The next Apprenticeship pattern I’ve decided to discuss is titled “Concrete Skills.” This pattern is targeted at developers who wish to join a talented team in order to find better learning opportunities. The problem here is that professional development teams have no incentive to hire new developers who cannot immediately contribute to their work. The pattern explains that, in order to acquire a position in such a team, a developer should develop concrete skills. These are specific skills that a developer is particularly experienced with, such as working with a certain language or development framework. By knowing and being able to list their concrete skills, a developer can help themselves gain the trust of professional teams and begin a career as a software developer.
I chose to read this pattern because I have often experienced fears regarding my ability to find a career with my current experience level. I frequently feel that my current skill set is not good enough for me to be useful on any professional development teams. I think this pattern has helped clarify my reasoning behind these fears. Development teams focus on concrete skills when determining who to accept, while I have always been focused on my overall skillset. This perspective has caused me to focus on what I don’t understand when looking over the work of experienced developers, which has only served to discourage me and make me feel inadequate.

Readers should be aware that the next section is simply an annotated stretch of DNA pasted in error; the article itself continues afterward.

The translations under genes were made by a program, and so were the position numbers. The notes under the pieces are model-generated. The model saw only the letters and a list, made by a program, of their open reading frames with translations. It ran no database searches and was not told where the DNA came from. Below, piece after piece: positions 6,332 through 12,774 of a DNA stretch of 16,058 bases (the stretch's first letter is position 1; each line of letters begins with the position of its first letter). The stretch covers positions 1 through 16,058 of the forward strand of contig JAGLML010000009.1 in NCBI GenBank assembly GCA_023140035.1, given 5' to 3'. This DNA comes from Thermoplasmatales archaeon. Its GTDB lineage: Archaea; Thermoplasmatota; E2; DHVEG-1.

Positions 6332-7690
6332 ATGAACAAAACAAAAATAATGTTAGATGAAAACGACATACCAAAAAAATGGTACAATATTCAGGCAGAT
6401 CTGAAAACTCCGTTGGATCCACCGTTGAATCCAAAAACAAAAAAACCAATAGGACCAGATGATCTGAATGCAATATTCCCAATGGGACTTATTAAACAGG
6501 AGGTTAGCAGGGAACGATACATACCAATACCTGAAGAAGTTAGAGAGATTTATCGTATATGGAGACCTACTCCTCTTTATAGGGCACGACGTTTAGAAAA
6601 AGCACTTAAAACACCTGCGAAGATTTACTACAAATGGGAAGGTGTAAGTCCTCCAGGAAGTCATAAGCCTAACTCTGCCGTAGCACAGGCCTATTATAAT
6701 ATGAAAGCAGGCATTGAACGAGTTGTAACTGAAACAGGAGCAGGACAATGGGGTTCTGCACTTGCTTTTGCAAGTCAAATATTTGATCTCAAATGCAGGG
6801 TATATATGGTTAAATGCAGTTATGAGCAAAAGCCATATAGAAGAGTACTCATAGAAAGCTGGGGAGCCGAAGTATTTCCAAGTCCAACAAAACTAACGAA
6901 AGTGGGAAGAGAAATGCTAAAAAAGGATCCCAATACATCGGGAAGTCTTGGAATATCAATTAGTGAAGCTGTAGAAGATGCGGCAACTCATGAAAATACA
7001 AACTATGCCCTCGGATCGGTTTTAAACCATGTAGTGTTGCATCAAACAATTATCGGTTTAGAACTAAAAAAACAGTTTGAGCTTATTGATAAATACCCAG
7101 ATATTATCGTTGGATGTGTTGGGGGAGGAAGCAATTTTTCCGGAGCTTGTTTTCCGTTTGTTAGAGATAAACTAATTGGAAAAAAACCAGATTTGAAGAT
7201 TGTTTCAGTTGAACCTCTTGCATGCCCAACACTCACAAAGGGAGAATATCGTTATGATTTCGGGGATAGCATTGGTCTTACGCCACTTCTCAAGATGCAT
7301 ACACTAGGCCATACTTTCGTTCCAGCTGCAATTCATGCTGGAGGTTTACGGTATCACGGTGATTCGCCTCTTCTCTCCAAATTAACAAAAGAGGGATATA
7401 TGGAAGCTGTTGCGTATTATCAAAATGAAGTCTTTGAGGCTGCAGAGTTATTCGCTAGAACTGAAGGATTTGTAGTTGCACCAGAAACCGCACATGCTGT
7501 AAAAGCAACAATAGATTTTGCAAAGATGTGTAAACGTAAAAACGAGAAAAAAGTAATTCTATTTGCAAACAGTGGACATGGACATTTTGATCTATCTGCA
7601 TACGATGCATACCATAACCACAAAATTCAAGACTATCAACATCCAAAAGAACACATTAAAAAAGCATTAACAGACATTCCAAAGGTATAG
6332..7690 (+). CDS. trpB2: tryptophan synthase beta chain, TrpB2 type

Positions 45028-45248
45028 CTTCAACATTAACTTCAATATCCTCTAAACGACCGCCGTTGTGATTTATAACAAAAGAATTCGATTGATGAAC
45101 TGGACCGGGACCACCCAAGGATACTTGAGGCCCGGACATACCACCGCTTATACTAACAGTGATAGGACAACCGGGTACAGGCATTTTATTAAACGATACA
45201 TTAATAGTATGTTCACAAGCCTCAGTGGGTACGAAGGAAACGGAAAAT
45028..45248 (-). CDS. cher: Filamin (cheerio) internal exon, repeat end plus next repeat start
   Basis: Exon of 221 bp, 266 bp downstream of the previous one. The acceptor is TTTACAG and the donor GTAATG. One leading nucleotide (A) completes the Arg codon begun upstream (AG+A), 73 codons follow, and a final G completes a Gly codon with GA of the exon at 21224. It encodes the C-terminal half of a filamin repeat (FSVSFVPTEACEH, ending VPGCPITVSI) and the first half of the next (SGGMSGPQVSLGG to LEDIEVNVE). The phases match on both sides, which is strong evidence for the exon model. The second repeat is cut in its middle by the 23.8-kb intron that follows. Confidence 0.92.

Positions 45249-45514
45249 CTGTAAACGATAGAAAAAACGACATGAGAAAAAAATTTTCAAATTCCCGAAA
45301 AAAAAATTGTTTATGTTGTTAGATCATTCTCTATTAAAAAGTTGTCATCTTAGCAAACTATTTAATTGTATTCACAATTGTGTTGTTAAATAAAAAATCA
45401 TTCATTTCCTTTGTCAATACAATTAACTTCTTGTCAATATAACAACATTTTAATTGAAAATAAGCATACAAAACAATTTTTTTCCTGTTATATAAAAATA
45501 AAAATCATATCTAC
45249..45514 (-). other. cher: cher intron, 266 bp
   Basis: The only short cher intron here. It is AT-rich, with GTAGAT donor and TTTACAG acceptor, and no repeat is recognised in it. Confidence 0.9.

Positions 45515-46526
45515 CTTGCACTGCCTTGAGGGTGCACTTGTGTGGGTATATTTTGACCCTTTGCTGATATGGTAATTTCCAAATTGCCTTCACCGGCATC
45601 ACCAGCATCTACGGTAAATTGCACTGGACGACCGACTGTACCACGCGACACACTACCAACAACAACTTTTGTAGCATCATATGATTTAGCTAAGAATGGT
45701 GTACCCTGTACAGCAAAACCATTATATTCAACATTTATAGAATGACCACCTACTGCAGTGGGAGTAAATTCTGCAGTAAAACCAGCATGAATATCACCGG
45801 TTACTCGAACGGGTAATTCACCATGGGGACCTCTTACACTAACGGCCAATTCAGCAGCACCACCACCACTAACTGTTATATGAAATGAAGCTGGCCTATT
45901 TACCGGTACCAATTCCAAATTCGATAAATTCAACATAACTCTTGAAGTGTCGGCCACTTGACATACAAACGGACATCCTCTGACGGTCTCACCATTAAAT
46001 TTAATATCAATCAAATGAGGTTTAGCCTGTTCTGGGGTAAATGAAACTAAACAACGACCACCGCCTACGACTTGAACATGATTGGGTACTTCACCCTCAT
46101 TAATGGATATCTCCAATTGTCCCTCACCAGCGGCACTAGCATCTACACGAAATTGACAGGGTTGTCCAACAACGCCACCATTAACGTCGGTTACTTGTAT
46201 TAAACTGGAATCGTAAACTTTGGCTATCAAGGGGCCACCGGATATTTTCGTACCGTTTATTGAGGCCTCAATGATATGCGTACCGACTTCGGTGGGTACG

In order to get a start as a software developer, I should focus on determining what my concreate skills are and solidifying them. This pattern helped me understand that concrete skills are more important than overall experience to teams accepting new members. For this reason, I should focus less on what I don’t know and how I compare to other developers, and I should instead concentrate on the skills I already have. In the time I have been pursuing software development, I’ve become skilled at programming in many languages, especially Java. I’ve also learned to use tools like Git and frameworks like Angular, and I’ve done lots of work with creating GUIs. These are just a few of my concrete skills, and I’m sure many of them would be useful on a development team. If I start concentrating more on solidifying these skills and less on grasping at skills I don’t have, I could likely put together a list of concrete skills that would help me find a place on a professional team.